What are your fondest personal memories growing up as a Fitzroy fan?
Wins were relatively scarce until Fitzroy’s stunning 1979 season. I relied on the Sunday and Monday newspapers for my VFL news and vividly recall us beating reigning premier Richmond in front of the Royal Family at the MCG to kick off 1970 and then thwarting another titleholder, Carlton, in the famous fog match at the Junction Oval late in the 1971 season. When the Lions began 1972 with four victories in their first five games, after winning the last four of 1971, this was it … Fitzroy was surely finals bound that year and a premiership soon after was a fait accompli. Alas, the Roys only served up appetisers and not the main course for much of the rest of the decade until they won the 1978 Night Series premiership. Then the club’s faithful supporters’ hunger for success was finally satisfied, albeit partially. A VFL/AFL premiership would’ve been the icing on the cake that was never delivered.
What does it mean to you that the Fitzroy Football Club has been able to continue and is still alive and well in the VAFA?
After a few years in the footy wilderness post-1996, it’s tremendous that Fitzroy is back at the famed Brunswick Street Oval wearing the colours they finished with in the AFL and singing the same stirring version of the La Marseillaise. Yes, it would be great to still be in the “Big League” but through the hard work of diehard Fitzroyites, the club lives on. I’m sure the Reds’ presence in the VAFA – as well as giving a lot of young (and maybe not so young) men and women a game of footy – helps keep the memory of our 127-year-old club alive. Living in Perth, and being the voluntary historian at East Perth, I don’t get away much during winter. I haven’t been to Melbourne for the best part of a decade, but when I do “renew my passport”, I’ll make the trip east to see the Reds play. Some of the good folk who’ve bought copies of Fitzroy’s Fabulous Century have told me about the great Saturday arvos they’ve enjoyed at Brunswick Street, so I’d be mad not to join them.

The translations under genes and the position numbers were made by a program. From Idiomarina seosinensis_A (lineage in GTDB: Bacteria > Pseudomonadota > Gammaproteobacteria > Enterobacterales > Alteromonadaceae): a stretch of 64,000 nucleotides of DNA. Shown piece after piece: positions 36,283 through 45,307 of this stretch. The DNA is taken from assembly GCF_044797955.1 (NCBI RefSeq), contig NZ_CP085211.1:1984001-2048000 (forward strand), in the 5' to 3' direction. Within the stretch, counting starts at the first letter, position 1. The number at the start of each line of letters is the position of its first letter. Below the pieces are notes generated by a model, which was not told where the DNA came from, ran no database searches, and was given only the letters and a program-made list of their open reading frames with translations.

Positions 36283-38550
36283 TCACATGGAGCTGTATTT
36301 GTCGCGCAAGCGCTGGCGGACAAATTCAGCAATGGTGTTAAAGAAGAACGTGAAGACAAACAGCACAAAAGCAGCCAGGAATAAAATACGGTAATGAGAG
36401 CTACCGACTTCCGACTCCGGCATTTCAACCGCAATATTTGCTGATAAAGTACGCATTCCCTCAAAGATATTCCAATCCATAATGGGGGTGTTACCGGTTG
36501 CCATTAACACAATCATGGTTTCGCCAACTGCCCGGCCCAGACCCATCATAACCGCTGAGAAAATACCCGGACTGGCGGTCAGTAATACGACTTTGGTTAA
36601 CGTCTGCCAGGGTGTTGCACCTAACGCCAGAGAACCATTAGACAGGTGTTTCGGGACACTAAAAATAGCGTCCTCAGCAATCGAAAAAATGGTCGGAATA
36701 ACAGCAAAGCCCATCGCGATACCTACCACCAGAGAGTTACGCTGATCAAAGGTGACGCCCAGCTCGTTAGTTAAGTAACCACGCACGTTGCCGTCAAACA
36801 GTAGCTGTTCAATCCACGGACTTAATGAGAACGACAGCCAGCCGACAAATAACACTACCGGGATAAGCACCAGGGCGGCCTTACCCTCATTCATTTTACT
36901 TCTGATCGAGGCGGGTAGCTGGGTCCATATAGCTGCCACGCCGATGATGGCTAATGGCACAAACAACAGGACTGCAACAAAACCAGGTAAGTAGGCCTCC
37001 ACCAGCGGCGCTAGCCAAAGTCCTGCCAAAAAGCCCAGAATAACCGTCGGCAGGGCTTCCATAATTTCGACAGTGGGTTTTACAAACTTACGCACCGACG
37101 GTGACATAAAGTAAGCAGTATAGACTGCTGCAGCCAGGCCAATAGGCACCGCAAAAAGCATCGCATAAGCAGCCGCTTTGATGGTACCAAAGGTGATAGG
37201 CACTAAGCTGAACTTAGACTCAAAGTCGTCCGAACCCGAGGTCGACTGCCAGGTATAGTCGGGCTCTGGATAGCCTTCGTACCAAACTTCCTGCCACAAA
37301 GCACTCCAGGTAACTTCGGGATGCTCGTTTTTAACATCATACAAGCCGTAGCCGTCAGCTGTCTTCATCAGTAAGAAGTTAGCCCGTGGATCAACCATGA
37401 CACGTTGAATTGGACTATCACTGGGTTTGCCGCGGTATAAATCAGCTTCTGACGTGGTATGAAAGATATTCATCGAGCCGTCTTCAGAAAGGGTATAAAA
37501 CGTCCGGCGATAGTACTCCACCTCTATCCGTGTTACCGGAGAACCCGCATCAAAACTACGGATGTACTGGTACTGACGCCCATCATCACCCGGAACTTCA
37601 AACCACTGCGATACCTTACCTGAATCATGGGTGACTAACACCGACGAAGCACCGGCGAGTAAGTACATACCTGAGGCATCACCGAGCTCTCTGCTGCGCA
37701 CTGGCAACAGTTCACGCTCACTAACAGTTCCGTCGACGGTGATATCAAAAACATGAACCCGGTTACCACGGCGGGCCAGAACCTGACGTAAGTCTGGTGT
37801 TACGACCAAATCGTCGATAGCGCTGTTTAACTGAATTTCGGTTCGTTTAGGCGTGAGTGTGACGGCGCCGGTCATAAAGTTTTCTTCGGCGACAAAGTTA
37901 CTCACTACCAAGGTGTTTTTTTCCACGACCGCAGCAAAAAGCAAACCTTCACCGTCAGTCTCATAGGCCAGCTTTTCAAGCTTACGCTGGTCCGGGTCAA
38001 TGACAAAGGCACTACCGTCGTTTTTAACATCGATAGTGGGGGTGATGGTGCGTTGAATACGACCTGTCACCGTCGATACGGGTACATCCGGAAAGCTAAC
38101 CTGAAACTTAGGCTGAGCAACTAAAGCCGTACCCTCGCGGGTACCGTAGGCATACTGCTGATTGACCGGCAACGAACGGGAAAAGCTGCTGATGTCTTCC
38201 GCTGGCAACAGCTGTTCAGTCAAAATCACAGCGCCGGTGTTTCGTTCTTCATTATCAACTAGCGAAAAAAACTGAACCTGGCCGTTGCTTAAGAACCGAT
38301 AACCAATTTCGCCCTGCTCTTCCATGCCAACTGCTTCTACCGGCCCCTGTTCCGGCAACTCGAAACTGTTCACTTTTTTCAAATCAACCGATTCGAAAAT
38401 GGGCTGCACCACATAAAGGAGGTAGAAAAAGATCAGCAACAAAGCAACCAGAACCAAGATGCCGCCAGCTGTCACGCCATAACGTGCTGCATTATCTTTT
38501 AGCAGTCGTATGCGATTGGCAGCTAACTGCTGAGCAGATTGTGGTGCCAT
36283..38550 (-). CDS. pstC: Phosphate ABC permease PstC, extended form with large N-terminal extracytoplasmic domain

Without AFL or Fitzroy footy on, how have you been getting your footy fix?
With footy and all other sports bar horse racing having been put on hold due to COVID-19, supporters of other AFL clubs now have a taste of what Fitzroy has endured every winter since 1996. That said, with this year excepted, the Reds in the VAFA have at least filled a footy void for Roys supporters who live in Melbourne. Marketing Fitzroy’s Fabulous Century and conversing (via email and Facebook) with newfound Fitzroy friends has kept me off the streets during the shutdown. The beauty of our great game is that attending matches is just one way of deriving enjoyment. Watching past matches (well, victories) and reading, talking and writing about footy are other ways I get my fix. I hope to see East Perth play in the WAFL before too long. There’s talk of no crowds being allowed at games, but I tell people if the authorities are really worried about non-adherence to pandemic rules, WAFL crowds have been practising social distancing for years.